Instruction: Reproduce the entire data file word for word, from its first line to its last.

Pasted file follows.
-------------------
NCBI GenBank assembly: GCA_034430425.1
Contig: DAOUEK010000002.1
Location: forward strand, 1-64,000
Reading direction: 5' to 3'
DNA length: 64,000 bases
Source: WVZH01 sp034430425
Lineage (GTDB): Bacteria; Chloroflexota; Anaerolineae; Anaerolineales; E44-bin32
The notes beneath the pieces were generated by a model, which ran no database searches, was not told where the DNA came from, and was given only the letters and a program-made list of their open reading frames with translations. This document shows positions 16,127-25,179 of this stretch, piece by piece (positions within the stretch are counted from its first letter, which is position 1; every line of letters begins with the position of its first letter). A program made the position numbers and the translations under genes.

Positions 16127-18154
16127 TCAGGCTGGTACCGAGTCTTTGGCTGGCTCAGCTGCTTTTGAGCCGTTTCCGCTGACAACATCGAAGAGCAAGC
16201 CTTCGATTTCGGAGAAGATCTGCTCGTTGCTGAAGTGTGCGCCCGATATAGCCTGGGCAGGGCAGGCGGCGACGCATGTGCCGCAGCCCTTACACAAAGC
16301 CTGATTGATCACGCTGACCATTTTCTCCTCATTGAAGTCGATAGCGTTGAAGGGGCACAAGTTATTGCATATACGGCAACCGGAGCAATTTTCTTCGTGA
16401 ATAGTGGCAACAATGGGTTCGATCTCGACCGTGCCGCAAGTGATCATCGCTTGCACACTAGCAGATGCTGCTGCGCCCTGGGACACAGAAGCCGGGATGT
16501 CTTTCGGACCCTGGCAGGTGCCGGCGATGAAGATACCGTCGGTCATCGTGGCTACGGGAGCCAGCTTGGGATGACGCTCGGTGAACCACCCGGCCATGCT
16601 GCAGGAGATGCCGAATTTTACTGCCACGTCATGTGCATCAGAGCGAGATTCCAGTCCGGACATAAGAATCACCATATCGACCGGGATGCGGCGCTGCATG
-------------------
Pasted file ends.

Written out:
NCBI GenBank assembly: GCA_034430425.1
Contig: DAOUEK010000002.1
Location: forward strand, 1-64,000
Reading direction: 5' to 3'
DNA length: 64,000 bases
Source: WVZH01 sp034430425
Lineage (GTDB): Bacteria; Chloroflexota; Anaerolineae; Anaerolineales; E44-bin32
The notes beneath the pieces were generated by a model, which ran no database searches, was not told where the DNA came from, and was given only the letters and a program-made list of their open reading frames with translations. This document shows positions 16,127-25,179 of this stretch, piece by piece (positions within the stretch are counted from its first letter, which is position 1; every line of letters begins with the position of its first letter). A program made the position numbers and the translations under genes.

Positions 16127-18154
16127 TCAGGCTGGTACCGAGTCTTTGGCTGGCTCAGCTGCTTTTGAGCCGTTTCCGCTGACAACATCGAAGAGCAAGC
16201 CTTCGATTTCGGAGAAGATCTGCTCGTTGCTGAAGTGTGCGCCCGATATAGCCTGGGCAGGGCAGGCGGCGACGCATGTGCCGCAGCCCTTACACAAAGC
16301 CTGATTGATCACGCTGACCATTTTCTCCTCATTGAAGTCGATAGCGTTGAAGGGGCACAAGTTATTGCATATACGGCAACCGGAGCAATTTTCTTCGTGA
16401 ATAGTGGCAACAATGGGTTCGATCTCGACCGTGCCGCAAGTGATCATCGCTTGCACACTAGCAGATGCTGCTGCGCCCTGGGACACAGAAGCCGGGATGT
16501 CTTTCGGACCCTGGCAGGTGCCGGCGATGAAGATACCGTCGGTCATCGTGGCTACGGGAGCCAGCTTGGGATGACGCTCGGTGAACCACCCGGCCATGCT
16601 GCAGGAGATGCCGAATTTTACTGCCACGTCATGTGCATCAGAGCGAGATTCCAGTCCGGACATAAGAATCACCATATCGACCGGGATGCGGCGCTGCATG